Hiker Missing In Snowstorm

December 9, 2006
South Ridge Trail

by William Carlson

Laughter and joy filled the room as many team members enjoyed our annual Christmas party. Once again team member Rob May offered the use of his home. The last few months were filled with excitement as we planned this get-together and prepared for the first presentation of the Founders Award. The party was in full swing and the presentation of the award was to follow. It was nine o'clock when the fun came to an abrupt halt. Kevin announced we had a mission. This was not what we wanted to hear, knowing that the first major winter storm was moving in over the mountains.

Realizing we couldn't leave without completing the presentation of the Founders Award we quickly gathered in the living room. It was a great moment for the team to recognize the people who created RMRU in 1961. This was also an emotional moment with the recent loss of founding team member Walt Walker. The award recognized the sacrifices team members made to help others in need. At this moment it was only fitting that we were to head out on that same mission, to save a life.

Lee Arnson and I arrived at the trail head first. A brief chat with a deputy provided us with the basic information we needed to begin the search. A woman set out around 12:00 p.m. heading to Tahquitz Peak by way of the South Ridge Trail. She called a friend around 3:00 p.m. from the summit. The next phone call to her friend was around 5:00 p.m. stating that she and her dog were lost; no one heard from her since. About this time other team members began to arrive.

Lee and I headed out as team 1. Team 2 consisted of Jim Manues, John Dempsey, Brad Scott, and Travis Henderson. Pete Carlson and Mike George comprised team 3. The last team formed up for the night was Kevin Walker and Jeff Toscas; team 4. At base, Grace Manues, Steve Bryant, Glenn Henderson, Patrick McCurdy, Lew Kingman, and Gwenda Yates performed operations, communications, and set in motion the mutual aid callout.

Lee and I initially headed down the lower South Ridge Trail to a point where we could give a yell covering most of the main drainage coming off of Tahquitz Peak. No luck! Next we headed up the South Ridge Trail. Our assignment was a hasty search of the South Ridge Trail to the summit, and possibly from the summit to Chinquapin Flats. Teams 2 and 3 followed the same route performing a more thorough search. Team 4 set out along the Ernie Maxwell trail which was a probable area for the subject to hike out.

As the teams entered into the field we all felt confident that we would find the subject quickly. By 1:30 a.m. Lee and I neared the summit in 4 to 6 inches of fresh snow. We continued to yell for the subject; there was no response. The wind made it extremely difficult for our voices to travel far at all. Between a strong gust of wind I asked Lee, "Did you hear that?" I had heard a dog bark. We hiked up the last switchback and onto the deck of the lookout tower. Lee said he saw fresh dog prints in the snow. A moment later the dog found me. We were getting very excited. We figured the dog would remain close to its owner.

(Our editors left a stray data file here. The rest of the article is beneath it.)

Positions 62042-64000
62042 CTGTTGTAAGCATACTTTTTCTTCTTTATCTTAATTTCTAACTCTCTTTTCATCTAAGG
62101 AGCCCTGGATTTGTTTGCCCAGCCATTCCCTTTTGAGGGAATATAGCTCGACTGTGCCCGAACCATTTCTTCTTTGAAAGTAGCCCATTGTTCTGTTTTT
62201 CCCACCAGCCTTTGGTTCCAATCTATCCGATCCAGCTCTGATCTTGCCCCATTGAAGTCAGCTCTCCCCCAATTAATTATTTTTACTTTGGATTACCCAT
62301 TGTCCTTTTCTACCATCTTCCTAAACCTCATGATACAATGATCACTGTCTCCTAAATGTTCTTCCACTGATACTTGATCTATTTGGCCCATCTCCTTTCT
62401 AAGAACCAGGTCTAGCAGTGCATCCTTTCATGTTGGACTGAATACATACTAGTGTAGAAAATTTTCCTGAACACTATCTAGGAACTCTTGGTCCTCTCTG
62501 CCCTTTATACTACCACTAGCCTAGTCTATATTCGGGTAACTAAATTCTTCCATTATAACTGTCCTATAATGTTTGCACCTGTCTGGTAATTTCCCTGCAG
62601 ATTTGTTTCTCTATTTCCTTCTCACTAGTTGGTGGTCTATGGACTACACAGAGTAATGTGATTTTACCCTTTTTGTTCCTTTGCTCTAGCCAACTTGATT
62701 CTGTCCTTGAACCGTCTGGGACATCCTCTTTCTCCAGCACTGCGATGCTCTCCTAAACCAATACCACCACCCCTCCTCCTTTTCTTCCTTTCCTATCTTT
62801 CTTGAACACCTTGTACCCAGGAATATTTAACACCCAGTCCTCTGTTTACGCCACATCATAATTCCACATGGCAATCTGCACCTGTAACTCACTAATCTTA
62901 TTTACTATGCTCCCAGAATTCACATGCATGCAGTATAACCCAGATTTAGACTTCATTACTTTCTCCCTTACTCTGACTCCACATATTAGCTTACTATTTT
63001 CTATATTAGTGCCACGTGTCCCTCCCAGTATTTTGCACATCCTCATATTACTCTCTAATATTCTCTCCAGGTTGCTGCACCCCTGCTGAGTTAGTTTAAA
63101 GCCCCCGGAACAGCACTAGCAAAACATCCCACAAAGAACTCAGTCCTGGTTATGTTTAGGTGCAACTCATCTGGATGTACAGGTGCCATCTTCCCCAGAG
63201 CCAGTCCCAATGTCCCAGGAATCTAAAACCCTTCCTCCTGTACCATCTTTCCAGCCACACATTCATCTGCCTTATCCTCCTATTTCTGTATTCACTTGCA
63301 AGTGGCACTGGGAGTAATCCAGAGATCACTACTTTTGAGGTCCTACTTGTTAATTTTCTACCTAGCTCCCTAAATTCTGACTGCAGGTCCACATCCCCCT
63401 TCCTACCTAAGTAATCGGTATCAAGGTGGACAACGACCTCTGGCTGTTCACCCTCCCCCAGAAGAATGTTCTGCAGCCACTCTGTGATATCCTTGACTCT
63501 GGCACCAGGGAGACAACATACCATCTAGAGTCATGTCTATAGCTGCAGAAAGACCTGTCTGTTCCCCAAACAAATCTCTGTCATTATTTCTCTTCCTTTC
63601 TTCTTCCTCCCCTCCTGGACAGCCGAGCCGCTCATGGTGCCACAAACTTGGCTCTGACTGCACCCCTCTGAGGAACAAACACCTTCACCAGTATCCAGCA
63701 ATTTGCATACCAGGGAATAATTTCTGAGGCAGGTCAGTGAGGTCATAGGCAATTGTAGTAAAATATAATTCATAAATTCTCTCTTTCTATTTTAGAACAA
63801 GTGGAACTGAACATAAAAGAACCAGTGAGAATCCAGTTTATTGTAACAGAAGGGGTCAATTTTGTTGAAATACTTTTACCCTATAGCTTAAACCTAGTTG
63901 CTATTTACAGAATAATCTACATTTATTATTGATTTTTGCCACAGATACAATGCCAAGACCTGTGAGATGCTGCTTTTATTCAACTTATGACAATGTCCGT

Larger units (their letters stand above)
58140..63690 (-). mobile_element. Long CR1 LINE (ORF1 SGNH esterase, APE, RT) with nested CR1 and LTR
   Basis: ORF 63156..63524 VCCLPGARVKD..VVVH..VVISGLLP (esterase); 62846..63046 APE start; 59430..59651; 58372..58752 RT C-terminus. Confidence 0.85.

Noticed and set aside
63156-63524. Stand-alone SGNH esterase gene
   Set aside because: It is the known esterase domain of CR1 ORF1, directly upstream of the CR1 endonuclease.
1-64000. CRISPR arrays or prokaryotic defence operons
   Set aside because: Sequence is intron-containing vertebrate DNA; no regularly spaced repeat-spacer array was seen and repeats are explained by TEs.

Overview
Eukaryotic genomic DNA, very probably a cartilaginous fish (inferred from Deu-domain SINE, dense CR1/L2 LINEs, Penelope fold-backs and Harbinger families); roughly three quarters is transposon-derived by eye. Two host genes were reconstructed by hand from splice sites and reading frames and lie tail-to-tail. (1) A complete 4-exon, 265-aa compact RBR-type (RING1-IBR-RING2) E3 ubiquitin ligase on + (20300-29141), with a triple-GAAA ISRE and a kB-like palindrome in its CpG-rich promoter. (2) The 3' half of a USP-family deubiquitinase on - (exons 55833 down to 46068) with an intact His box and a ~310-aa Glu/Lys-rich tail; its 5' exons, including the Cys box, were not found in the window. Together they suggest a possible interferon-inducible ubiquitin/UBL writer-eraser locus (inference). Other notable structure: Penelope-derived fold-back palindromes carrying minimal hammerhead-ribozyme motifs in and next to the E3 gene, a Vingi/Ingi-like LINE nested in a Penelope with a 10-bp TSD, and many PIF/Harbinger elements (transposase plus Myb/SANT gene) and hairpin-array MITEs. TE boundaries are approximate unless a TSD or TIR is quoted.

We yelled and yelled and yelled, moving to all sides of the summit. No response. We were frustrated, tired, and cold. A quick call to the FICC (forest service dispatch) provided us with the combination to the lookout tower. We let the dog inside to escape the wind and continued down to Chinquapin Flats. The hike across the bowl hammered us with some of the worst conditions either of us had been in. We returned to the shelter of the lookout tower to warm up and wait for John, Travis, Brad, Jim, Pete, and Mike. We were able to get the wood burning stove going to provide some heat. Around 2:30 a.m. the other two teams arrived. We were all very worried about the condition of the subject. After a quick discussion we decided it would be best to bed down for the night and head out at first light.

Six a.m. brought a sliver of light, along with poor visibility and strong winds. Many out of county teams began arriving as well. We reorganized our teams and set out again. Our hopes remained high for finding the subject near the summit due to the fact that her dog was at the lookout tower. Teams searched every aspect of the summit as well as spent time searching across the bowl to Chinquapin Flats again. We checked off of every switchback of the trail as well. No one wanted to say it, but we thought the subject could be down and unresponsive.

Afternoon quickly came about. Fresh teams entered the field as the teams that were out all night began to make their way out. Around 2:00 p.m. the radio crackled. "All teams, this is base. Stand by at your current location." This was the first positive news we had. The next thing we heard was the teams from Saddle Junction and Tahquitz Valley being pulled out. Our level of excitement rose as we realized we were in a good area. Next our team was called and base said, "Team 1, your hunch last night may have been right." Lee and I began running down the trail having an excellent idea where the subject might be. We joined team 15, or rather, they joined us. We ran a good 3 miles to a point located part way down the lower South Ridge Trail. Finally we found what we were hoping for. "Base, team 1. We have voice contact."

It was a great relief to hear her voice. However, it was a long ways off through a sea of bushes. After what seamed like an eternity (it was later determined to be under 8 minutes) we reached the subject. She was cold, but overall in good condition. Some hot drinks and warm clothes made conditions more bearable for the subject. Two out of county teams, including Rob May and Jeri Sanchez of RMRU, arrived to assist with the hike out. A couple of hours later we were all back at base, thinking back to when this mission began in 1961. This one is for you Walt! Thanks for watching over us!